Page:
Foreign Content ID Stay Request Has a Shot: Attorneys
The FCC could accede to a request to pause new foreign-sponsored content identification rules, and it's likely broadcasters otherwise will renew the request in court, said broadcast and appellate attorneys in interviews. A stay petition was filed last week by NAB, the National Association of Black Owned Broadcasters and the Multicultural Media, Telecom and Internet Council. They argue the new rules will affect all stations when relatively few air the content targeted by the regulations. The FCC “could easily have achieved its purported objectives and then some with a less burdensome approach,” said the stay request.
“This one falls in the category where the request may be more likely to be granted than most,” said frequent broadcaster opponent Andrew Schwartzman, Benton Institute for Broadband & Society senior counselor. “The injury is rather clear, and the danger of delaying enforcement is diffuse.” The broadcaster arguments “are much more likely to receive a favorable audience before the D.C. Circuit,” said former FCC General Counsel Tom Johnson. “Case law strongly supports NAB’s view that the FCC’s independent investigation requirement violates the Communications Act.” The commission declined to comment Tuesday.
The agency is revisiting the rules by seeking comment on a petition for clarification from affiliate groups (see 2109030049), said broadcast attorney Joseph Chautin of Hardy Carey. If the mandates are to be altered, staff would likely rather do it as a whole rather than piece by piece, said Chautin. Replies on the clarification petition are due Friday in docket 20-299.
There also are reasons to think the agency won’t stay the regulations, which were approved unanimously earlier this year. The FCC would be undoing its own actions, said Foster Garvey broadcast attorney Melodie Virtue. The rule changes on foreign-sponsored content ID were a response to repeated requests from Rep. Anna Eshoo, D-Calif., and it's unlikely pausing them would get similar congressional backing due to “the optics” of opposing stiffer requirements on foreign government-sponsored content, Virtue said. If the agency doesn't stay the mandates, the broadcasters would likely ask the court to do so, but such requests are seldom granted, said Virtue. “The FCC and the D.C. Circuit are usually loathe to grant stays,” said Schwartzman.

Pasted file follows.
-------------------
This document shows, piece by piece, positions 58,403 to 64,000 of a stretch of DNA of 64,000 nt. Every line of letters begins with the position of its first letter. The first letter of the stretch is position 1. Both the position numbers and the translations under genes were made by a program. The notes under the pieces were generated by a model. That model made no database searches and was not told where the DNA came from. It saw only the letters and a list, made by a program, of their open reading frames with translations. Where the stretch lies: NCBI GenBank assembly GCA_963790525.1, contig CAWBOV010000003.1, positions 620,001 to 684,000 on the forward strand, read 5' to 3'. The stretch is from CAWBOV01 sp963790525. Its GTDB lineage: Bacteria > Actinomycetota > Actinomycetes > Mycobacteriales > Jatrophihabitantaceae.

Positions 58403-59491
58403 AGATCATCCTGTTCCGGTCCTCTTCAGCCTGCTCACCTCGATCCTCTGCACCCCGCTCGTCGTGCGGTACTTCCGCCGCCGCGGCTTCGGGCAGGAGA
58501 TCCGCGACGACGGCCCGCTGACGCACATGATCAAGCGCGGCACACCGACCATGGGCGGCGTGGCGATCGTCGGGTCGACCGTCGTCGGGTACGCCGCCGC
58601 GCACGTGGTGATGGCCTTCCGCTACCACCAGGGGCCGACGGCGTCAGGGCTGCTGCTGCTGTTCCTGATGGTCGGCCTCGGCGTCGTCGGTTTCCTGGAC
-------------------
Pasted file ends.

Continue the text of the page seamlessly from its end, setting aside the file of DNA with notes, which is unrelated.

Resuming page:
The broadcast groups said staying the disclosure regime would leave viewers protected because of longstanding sponsorship ID rules, but keeping the new rules active will be extremely costly to stations. "Absent a stay," broadcasters "will be required to expend substantial resources (in some instances cumulatively amounting to hundreds of thousands of dollars in employee time and legal fees) to bring their leasing arrangements into compliance with the Order’s requirements," said the petition. “Initial compliance” within six months of the rules taking effect would cost Urban One 1,350 hours of employee time and $50,000 in outside legal fees, for a total of $78,498.56, said Chief Administrative Officer Karen Wishart in a declaration. Urban One reported net revenue of $376 million for 2020. The order is “dramatically overinclusive,” said the stay request.
Neuhoff Media CEO Beth Neuhoff estimated annual compliance would cost her company $7,000 a year, and said in her declaration the rules could affect relations with advertisers. “Making the required inquiries introduces an element of distrust into our longstanding relationships with our programming partners,” she wrote. It's hard to know how burdensome the rules would be because much depends on how they’re interpreted and enforced, said Chautin. It could be especially tough for smaller broadcasters, said Dawn Sciarrino, radio attorney with Sciarrino and Associates. “The small guys have trouble with compliance already.”